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Reference: Taylor, Talbot J., (1982). Discontinuity in conversation speech. DPhil. University of Oxford.Citable link to this page:

 

Discontinuity in conversation speech Subtitle: An investigation of some theoretical problems and their analysis

Abstract: The occurrence of discontinuity in conversational speech raisesa variety of theoretical problems for the study of verbal communication.According to the dominant explanatory models of language,discontinuities in the form of pauses, self-corrections, repeats,false starts, and the like are errors'of language performance.Consequently, when, in - conversational speech, discontinuities dooccur, it is natural that questions should arise regarding (a) whythey occur and (b) given that they do occur, how speakers and hearersare able to deal with them. It is argued that no coherent answersmay be offered to these questions under the prevalent conceptualizationof discontinuity.As a feature of verbal performance, discontinuity has been studiedprimarily by researchers from the related disciplines of psychology,sociology, ethnomethodology, and discourse analysis. Although theexplanatory approaches differ greatly, there is an underlying presuppositionalunity to them. Whether discontinuity is studied as anindication of the speaker's cognitive processing, as a feature ofsocial differentiation, or as an essential aspect of the speaker andhearer's management of conversational interaction, it isalways assumed that discontinuities occur as the result of speakererror. This assumption, in turn, is shown to be derived from anunrecognised written-language (or 'scriptist') bias in the study ofverbal communication. This conceptual bias, it is argued, is ashared weakness in the otherwise differing theoretical approachesto the explanation of discontinuity in conversational speech.The theoretical discussion of the thesis is supplemented by anappendix containing a selection of transcribed examples of discontinuitiescompiled with the aid of a computer concordance program.These examples are used as comparative evidence throughout thecentral chapters of the thesis.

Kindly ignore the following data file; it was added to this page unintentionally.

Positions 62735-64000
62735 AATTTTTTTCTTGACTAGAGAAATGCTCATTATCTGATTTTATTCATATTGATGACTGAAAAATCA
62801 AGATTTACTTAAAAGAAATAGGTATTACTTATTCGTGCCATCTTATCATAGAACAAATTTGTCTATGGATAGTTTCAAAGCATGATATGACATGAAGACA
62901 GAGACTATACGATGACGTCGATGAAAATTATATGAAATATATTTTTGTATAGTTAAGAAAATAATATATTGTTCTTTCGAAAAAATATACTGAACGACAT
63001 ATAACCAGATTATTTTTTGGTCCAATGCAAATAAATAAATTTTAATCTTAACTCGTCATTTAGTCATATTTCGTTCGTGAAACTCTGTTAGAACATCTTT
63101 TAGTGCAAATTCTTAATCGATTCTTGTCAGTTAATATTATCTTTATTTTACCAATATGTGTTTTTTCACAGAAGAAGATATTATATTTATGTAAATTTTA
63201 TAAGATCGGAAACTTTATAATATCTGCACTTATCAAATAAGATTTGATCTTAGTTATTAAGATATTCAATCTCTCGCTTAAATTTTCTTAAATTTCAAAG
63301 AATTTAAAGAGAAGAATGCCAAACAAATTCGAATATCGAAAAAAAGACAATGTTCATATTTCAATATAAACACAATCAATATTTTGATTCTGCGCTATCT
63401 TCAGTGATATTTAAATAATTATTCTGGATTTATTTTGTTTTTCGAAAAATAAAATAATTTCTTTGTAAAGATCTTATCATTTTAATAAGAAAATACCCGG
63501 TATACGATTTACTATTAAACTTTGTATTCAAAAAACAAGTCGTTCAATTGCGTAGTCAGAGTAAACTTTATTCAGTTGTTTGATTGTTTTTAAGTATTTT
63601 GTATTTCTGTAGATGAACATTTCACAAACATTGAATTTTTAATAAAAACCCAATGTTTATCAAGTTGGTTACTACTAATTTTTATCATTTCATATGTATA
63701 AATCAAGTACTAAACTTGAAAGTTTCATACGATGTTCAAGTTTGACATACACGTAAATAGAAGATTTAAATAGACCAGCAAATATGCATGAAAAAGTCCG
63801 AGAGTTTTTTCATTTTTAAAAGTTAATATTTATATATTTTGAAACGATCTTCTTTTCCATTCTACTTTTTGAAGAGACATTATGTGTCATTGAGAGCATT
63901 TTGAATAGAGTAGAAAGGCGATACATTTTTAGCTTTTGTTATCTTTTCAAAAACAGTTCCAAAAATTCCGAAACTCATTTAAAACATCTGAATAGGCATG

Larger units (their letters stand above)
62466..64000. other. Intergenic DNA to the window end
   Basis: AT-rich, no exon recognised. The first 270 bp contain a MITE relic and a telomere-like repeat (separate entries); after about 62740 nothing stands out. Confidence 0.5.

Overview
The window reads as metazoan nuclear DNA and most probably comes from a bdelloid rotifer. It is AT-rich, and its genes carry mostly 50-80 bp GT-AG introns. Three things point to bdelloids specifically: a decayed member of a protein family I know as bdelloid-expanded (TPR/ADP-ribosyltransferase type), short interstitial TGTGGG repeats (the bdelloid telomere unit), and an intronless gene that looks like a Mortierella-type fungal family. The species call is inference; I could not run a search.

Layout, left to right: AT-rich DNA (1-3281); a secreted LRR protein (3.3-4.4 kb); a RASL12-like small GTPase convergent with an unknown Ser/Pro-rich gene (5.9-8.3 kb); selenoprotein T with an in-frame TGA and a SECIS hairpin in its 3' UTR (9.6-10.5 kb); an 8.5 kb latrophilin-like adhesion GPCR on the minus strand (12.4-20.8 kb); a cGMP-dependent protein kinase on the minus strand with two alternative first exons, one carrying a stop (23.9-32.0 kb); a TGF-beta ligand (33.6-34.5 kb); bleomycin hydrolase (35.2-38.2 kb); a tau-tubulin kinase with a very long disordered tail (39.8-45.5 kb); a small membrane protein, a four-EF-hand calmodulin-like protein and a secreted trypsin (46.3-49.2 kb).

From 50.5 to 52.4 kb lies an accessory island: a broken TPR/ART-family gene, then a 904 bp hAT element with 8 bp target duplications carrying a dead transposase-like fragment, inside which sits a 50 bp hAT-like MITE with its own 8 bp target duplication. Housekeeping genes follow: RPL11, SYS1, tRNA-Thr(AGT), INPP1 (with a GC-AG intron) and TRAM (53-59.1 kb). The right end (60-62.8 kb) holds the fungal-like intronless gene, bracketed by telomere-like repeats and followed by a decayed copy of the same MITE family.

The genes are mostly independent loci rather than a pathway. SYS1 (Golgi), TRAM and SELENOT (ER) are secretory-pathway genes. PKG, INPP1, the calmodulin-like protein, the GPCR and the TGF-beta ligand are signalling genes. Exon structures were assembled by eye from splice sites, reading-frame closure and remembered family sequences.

Type of Award:DPhil Level of Award:Doctoral Awarding Institution: University of Oxford Notes:The digital copy of this thesis has been made available thanks to the generosity of Dr Leonard Polonsky

Bibliographic Details

Issue Date: 1982Identifiers

Urn: uuid:0cd7e3d4-ab28-490b-89b5-96efb7313d53

Source identifier: 602367905 Item Description

Type: Thesis;

Language: eng Subjects: Conversation Tiny URL: td:602367905

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Author: Taylor, Talbot J. - institutionUniversity of Oxford facultyFaculty of Medieval and Modern Languages and Literature - - - - Biblio

Source: https://ora.ox.ac.uk/objects/uuid:0cd7e3d4-ab28-490b-89b5-96efb7313d53



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